Kazakhstan Announces Its New Economic Course

According to President Tokayev, the state should be ready to face the current situation in the world market

The seven basic principles of the country’s new economic course were revealed by the President of Kazakhstan, Kassym-Jomart Tokayev, at a joint meeting of the parliament’s two chambers.

According to the president, the country should be ready for a completely new conjuncture of the world economy.

«The creation of a truly diversified technological economy is no longer a possible option. It’s absolutely necessary with no other choices. And of course, the main goal of the economy is improving the well-being of the people,» Tokayev said.

The country’s new economic course includes seven basic principles:

– fair distribution of benefits and responsibilities;
– the leading role of private entrepreneurship;
– fair competition, and new markets for a new generation of entrepreneurs;
– growth of productivity as well as increased complexity and technological effectiveness of the economy;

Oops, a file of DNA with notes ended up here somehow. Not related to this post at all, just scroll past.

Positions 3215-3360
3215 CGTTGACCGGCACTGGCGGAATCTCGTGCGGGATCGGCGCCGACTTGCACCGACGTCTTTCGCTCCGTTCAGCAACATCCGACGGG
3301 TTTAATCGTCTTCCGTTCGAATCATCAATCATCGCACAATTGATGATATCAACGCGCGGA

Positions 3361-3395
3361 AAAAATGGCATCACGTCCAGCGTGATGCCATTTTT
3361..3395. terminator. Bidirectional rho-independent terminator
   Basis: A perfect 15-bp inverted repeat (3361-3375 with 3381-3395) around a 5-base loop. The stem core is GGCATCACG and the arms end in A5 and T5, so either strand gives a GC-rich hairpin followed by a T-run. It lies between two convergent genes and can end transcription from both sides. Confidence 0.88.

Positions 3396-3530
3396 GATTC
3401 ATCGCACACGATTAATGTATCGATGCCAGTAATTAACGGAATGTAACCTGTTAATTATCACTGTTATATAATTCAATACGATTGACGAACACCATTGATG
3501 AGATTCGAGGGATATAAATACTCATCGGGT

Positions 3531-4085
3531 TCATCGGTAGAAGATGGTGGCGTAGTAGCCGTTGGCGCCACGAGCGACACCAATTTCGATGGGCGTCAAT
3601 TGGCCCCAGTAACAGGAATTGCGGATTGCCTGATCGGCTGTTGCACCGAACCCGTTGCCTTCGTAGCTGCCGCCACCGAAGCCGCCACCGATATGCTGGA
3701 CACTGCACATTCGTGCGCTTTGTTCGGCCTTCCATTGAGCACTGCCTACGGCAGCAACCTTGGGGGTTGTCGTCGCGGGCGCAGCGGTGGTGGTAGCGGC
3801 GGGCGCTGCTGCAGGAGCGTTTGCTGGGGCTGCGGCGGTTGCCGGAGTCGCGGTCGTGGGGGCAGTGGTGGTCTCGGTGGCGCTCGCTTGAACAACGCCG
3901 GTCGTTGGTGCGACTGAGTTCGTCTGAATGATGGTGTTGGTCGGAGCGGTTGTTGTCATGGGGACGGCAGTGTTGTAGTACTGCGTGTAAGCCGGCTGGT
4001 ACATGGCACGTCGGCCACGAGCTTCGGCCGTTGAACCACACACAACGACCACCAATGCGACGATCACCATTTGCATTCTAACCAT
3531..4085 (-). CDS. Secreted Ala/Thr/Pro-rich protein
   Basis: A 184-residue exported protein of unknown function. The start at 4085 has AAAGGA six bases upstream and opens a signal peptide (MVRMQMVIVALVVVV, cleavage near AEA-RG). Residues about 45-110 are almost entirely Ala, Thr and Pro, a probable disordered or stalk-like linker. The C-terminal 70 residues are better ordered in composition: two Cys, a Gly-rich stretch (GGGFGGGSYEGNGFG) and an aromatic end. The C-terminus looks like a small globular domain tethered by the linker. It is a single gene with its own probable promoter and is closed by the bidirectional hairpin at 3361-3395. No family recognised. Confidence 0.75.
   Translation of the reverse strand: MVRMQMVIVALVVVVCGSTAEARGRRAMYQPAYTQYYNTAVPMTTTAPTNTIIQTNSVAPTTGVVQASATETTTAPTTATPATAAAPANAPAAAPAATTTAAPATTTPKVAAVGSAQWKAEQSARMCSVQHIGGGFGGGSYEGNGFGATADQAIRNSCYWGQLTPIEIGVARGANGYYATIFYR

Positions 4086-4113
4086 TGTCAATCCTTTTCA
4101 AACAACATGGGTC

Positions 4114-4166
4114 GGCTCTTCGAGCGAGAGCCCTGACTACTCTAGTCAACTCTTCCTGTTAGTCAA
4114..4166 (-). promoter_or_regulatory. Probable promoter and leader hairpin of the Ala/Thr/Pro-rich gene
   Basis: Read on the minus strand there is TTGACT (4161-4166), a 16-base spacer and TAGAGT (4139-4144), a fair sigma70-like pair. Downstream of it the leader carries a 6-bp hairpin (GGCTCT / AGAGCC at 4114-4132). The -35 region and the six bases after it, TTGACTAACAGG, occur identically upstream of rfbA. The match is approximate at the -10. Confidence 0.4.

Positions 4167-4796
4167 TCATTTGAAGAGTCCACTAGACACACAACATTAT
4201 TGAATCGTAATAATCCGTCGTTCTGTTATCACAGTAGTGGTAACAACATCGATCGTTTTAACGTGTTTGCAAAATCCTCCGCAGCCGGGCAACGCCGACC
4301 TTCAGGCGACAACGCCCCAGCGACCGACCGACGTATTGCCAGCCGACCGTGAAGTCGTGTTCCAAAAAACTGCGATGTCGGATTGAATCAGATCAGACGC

– development of human capital, investments in a new type of education;
– more earth-friendly economy with environmental protection measures;
– more conscious decision making by the state and its responsibility for these decisions before society.

On July 23, the president has already discussed with Prime Minister Askar Mamin how to strengthen the country’s economy and meet the social needs of people amid the pandemic and post-crisis period.

At the end of 2019, Kazakhstan achieved its highest economic growth for the last six years, while 85% of that growth was set by non-resource industries. This data was announced by Askar Mamin at the joint meeting of the parliament’s chambers, where he had spoken about the work of the government and measures on further development of the country’s economy.

According to Mamin, the processing industry (4.5%), construction (12.9%), transportation (5.1%) and trade (7.6%) became the main drivers of economic growth. Fixed capital investments increased by 8.5%, including private investments by 9.5%. The foreign trade turnover grew to $97 billion with a surplus of $19 billion.

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